Until, however, in the various Mediterranean fronts had suitably equipped stations established on the main bases, serious difficulties always persisted in completing the delicate operations of storage, preparation and servicing of the weapons, due to the environmental characteristics at the air bases, especially those of Libya, which did not allow the most suitable installation of the various equipment and their appropriate protection against atmospheric conditions. The high temperature, the sand, the poor quality of the oils, the lack of electricity or the non-correspondence of the characteristics of these to the types of compressors very often determined very difficult situations, in which all the initiatives and resolution skills of the staff responsible for preparing these very delicate weapons were involved.
*​
The first school for torpedo bomber personnel arose out of natural necessity in Gorizia, as its [air]field was the closest to the torpedo preparation, mounting and testing source, the Bienne Torpedo Factory.

In November 1940, when it was also possible to obtain a share of the production of the Italian Silurificio in Naples, a second school was established at the Capodichino airport.

At these schools - in each of which the Navy posted an officer observer, with the task of cooperating in the instruction - not only was all the torpedo bomber crews and the specialized torpedo men trained, but all the experiments relating to torpedoes, installation, and aiming instruments were carried out, as well as all the numerous tests to which, since its delivery from the workshop, the torpedo was subjected: tests of the torpedo with exercise heads, launched with an inert warhead, weighted warhead launch, etc.

In the most bitter air and naval battles that took place in the Mediterranean, often the instructor staff and any adequately students, would assist the action of their not so numerous comrades from the operational units using the school’s aircraft.

Besides the S. 79 aircraft, the S. 84 were later equipped for the launch of the torpedo; but, due to the reduced visibility for the pilots and the reduced handling, they did not give good results.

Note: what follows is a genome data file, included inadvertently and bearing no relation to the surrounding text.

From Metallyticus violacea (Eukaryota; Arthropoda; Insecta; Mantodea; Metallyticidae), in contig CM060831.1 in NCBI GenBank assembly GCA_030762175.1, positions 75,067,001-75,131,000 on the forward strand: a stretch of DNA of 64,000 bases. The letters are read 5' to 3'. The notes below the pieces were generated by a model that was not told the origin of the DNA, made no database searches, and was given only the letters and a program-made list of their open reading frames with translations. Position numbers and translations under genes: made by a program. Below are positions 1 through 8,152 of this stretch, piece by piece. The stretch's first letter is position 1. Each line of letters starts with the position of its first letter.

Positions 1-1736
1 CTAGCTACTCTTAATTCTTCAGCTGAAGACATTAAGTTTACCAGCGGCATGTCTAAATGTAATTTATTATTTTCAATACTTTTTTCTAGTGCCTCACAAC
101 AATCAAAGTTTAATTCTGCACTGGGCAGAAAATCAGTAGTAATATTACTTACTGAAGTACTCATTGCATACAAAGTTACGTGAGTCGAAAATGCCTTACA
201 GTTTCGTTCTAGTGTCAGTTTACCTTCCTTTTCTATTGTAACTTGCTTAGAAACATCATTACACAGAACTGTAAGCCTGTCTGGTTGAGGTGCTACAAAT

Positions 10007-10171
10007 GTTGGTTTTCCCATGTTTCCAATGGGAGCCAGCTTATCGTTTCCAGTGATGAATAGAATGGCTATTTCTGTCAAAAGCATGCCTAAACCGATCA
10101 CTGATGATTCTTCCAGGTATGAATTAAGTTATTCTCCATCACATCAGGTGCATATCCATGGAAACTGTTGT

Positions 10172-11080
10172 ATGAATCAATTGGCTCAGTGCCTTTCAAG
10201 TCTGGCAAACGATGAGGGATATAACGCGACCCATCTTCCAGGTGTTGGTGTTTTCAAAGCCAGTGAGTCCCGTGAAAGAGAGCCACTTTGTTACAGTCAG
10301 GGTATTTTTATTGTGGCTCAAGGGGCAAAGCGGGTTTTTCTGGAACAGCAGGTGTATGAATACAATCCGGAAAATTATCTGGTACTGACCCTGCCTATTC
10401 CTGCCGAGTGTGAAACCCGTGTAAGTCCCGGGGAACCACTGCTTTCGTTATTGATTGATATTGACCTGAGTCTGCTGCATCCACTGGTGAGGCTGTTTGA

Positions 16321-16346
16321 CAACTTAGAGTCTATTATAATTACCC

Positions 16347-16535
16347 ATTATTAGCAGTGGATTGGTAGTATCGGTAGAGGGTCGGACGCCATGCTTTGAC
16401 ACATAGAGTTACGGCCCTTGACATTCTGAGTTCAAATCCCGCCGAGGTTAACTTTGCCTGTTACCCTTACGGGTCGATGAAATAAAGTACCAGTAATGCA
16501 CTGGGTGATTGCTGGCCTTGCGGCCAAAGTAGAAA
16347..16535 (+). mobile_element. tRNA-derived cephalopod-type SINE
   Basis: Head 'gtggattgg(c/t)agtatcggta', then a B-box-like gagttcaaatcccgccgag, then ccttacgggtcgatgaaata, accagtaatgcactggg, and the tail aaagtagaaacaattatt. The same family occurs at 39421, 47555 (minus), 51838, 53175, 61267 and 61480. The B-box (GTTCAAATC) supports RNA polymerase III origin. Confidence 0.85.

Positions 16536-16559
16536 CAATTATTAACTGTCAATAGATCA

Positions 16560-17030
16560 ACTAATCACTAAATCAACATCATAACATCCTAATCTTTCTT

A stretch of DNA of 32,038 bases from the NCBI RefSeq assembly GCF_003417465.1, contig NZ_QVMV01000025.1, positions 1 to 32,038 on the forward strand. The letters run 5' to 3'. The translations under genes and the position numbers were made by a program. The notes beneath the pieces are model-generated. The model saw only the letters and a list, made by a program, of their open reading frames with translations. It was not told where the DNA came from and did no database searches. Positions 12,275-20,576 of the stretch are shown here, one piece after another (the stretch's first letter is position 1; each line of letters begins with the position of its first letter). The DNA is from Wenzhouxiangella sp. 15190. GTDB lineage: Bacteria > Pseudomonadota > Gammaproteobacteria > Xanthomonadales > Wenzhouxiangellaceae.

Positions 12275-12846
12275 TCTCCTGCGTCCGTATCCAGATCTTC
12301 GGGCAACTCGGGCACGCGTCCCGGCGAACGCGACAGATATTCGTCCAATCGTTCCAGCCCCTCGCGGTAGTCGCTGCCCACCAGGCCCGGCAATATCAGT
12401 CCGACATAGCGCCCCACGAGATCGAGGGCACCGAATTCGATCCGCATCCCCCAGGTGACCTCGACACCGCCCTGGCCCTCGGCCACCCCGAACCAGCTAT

Due to the increase the use of the new weapon, the Torpedo Bomber Office was established in February 1941 at the Air Force Staff, which internally grouped all the technical, logistical, operational and internal activities, previously headed by different Offices. A technical regulation and a regulation for the use of the torpedo were also prepared by this Office.
*​
The aerial torpedo used by the Air Force was a naval torpedo, type M A S, of the caliber of 450 mm, with the appropriate variants imposed by the need for stability during its travel in the air, by the high launch speeds, from the strong impact in water, from the need to avoid the operation of the pistol due to the impact in the water. etc.

The weapon allowed a launch from a maximum 100 m of altitude at 300 km / h of speed. The constant intent of the technicians was of course to improve the weapon, both to increase its intrinsic effectiveness and to put the torpedo bomber crew in the safest position possible; therefore, for the first purpose, there was a tendency to strive to increase the explosive charge and a greater initial running stability; for the second purpose, the possibility of higher altitudes and launch speeds and a longer travel in the air.

At the end of 1941 the construction of a head capable of about 200 kg of explosive, in place of the 170 [kg] of the type W torpedo and 160 [kg] of the type SI torpedo was in progress.